Miku

 

EXAMS! THEY’RE–*GASP*–OVER!

That’s right, my last final was on April 30th, the last possible day to take an exam. 8:30am, which was fun.

Anyway, now that I’m free as a bird (until summer school starts up May 12th, at least), it’s time to celebrate. And Christy and Elvina are back in Vancouver! Elvina leaves for her co-op term out east in a few days, though, so a few of us gathered at Miku to catch up and munch on some ridiculously expensive, ridiculously tasty sushi together.

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Miku is a highly touted sushi restaurant that opened last year. It’s at Waterfront, so it’s a quick Canada Line /Millennium Line ride for locals.

I had made a reservation for six, and we were seated in the room at the back, which was quieter and had a beautiful view of the water.
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Summer is finally here!

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 Aburi Oshi sushi. The aburi sushi–that is, roasted sushi topped with fish and other various ingredients–were personal highlights of the meal. We ordered the salmon oshi and saba oshi.

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The spicy shrimp and pork gyoza. Not spicy, but good.

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The specialty rolls. My favourite was the King roll (prawn tempura, crab, flying fish roe, avocado, sweet chili aioli), but it admittedly wasn’t the most exciting. Others enjoyed the Miku roll better (salmon, crab, cucumber, sea urchin, rolled in flying fish roe, miku sauce). We all agreed that it was all great sushi, though. Mouth-wateringly good.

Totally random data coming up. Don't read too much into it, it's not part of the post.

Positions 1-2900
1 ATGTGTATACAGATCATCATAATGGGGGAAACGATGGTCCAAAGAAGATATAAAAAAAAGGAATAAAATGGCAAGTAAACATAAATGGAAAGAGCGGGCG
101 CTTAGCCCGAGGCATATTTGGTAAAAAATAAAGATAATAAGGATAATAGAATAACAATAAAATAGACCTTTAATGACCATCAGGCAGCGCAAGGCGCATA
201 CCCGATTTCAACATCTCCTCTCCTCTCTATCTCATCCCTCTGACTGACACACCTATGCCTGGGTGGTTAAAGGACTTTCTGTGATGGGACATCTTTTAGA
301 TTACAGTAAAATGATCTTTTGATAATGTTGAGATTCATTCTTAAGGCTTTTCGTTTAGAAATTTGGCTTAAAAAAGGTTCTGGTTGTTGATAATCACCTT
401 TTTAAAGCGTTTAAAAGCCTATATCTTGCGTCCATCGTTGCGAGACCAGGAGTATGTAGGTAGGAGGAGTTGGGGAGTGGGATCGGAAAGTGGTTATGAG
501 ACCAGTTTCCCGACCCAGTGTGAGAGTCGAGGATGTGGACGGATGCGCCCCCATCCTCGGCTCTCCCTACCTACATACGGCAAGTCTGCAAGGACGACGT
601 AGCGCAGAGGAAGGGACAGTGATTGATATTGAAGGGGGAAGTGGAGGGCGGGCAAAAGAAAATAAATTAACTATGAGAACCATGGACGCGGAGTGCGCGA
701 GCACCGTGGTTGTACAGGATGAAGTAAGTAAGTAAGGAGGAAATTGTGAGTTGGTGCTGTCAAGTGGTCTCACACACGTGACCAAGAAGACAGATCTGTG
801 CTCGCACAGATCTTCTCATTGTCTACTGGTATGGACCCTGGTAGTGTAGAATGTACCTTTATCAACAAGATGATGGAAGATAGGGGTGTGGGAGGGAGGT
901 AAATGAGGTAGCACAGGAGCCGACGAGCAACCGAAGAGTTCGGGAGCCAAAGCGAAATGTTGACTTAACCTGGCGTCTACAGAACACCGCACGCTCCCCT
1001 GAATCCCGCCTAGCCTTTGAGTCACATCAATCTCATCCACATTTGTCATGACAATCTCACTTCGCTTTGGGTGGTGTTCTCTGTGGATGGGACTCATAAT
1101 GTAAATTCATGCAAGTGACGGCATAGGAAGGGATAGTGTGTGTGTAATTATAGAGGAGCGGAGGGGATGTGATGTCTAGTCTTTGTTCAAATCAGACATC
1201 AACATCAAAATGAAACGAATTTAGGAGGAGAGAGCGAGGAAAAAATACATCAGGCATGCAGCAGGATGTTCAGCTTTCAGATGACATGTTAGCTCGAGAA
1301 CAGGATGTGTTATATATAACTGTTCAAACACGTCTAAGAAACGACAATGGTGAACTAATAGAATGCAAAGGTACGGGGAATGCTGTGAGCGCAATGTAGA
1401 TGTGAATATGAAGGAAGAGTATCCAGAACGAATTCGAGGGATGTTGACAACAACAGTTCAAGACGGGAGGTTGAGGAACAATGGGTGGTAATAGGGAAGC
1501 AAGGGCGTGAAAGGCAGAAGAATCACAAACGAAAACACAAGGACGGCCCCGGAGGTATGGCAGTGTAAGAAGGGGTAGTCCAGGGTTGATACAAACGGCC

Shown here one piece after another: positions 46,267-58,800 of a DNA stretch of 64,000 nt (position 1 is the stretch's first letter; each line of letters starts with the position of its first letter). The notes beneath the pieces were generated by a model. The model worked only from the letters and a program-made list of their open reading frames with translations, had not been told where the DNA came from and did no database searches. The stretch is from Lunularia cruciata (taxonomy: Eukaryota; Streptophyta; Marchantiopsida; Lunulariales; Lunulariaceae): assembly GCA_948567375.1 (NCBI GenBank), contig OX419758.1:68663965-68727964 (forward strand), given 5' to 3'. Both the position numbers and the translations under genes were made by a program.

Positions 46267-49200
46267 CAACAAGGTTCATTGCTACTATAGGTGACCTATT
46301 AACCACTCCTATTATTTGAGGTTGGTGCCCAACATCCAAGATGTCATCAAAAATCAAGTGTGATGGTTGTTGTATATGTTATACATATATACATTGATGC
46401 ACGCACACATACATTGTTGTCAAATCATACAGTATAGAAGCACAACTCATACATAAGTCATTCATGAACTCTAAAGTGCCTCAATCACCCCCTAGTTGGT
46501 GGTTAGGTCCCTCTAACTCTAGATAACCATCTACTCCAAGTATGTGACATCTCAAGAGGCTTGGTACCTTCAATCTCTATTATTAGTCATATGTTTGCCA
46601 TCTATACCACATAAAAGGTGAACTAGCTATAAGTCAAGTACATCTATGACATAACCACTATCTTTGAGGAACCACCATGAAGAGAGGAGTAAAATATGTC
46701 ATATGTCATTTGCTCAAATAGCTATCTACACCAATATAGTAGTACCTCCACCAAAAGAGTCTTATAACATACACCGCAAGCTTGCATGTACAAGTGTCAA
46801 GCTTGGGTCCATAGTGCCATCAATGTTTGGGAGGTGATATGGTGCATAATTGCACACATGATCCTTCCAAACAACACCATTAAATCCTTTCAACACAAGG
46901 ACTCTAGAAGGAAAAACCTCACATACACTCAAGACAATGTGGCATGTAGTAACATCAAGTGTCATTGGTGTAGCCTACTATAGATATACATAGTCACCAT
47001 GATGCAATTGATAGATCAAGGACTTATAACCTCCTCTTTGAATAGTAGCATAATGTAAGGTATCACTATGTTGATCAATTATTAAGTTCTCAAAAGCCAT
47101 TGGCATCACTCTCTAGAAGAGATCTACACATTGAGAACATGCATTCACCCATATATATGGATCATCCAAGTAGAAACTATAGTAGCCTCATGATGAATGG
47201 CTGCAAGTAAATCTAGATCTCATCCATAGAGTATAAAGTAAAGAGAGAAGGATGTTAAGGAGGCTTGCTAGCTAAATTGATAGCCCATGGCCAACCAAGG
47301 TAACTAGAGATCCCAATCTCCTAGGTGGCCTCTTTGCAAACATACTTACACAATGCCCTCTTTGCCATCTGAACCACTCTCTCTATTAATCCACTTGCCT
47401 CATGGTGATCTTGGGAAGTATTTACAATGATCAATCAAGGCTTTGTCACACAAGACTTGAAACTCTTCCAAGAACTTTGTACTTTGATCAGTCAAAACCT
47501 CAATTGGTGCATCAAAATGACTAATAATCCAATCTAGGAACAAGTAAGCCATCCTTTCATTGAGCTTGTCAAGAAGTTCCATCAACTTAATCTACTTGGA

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Miku was the best sushi I’ve had in a while, and there are sushi restaurants scattered  everywhere in Vancouver, so it’s not as if I have limited experience with them. Miku’s specialty rolls actually taste special, and the ingredients always combine to create a fantastic mix of flavours, unlike some places that seem to make their specialty rolls by haphazardly chucking whatever they think might taste good  inside some Japanese/sushi rice, then labelling them with provocative names (ahem hem, The Eatery). The Italian and French influence on the food doesn’t affect the sushi in a negative way, either, as is evident with other fusion restaurants.

But I still don’t really think Miku is worth what they charge. Clearly it’s more than your average sushi joint–it’s a nice, popular establishment for the kind of people that would rarely dress in less than business casual. But $16 for a roll? When most sushi joints charge less than half that? I don’t know if the sushi at Miku is really three times as good as regular sushi, and the other part of me seriously doubts $18 for a roll of sushi, no matter how amazing, is really worth the money.

Another part of me wishes I had a sugar daddy / mama to pay for the luxury of eating there, if you know what I mean. (What I mean is that I’m kind of sort of maybe not joking? Haha… ha.) Ultimately I enjoyed my lunch here.

After that was a quick stop at Bel Cafe (first time; wasn’t impressed), then it was home to nap, relax, and pack for tomorrow’s flight to LA. Exciting stuff!

–Miriam

Miku Restaurant on Urbanspoon

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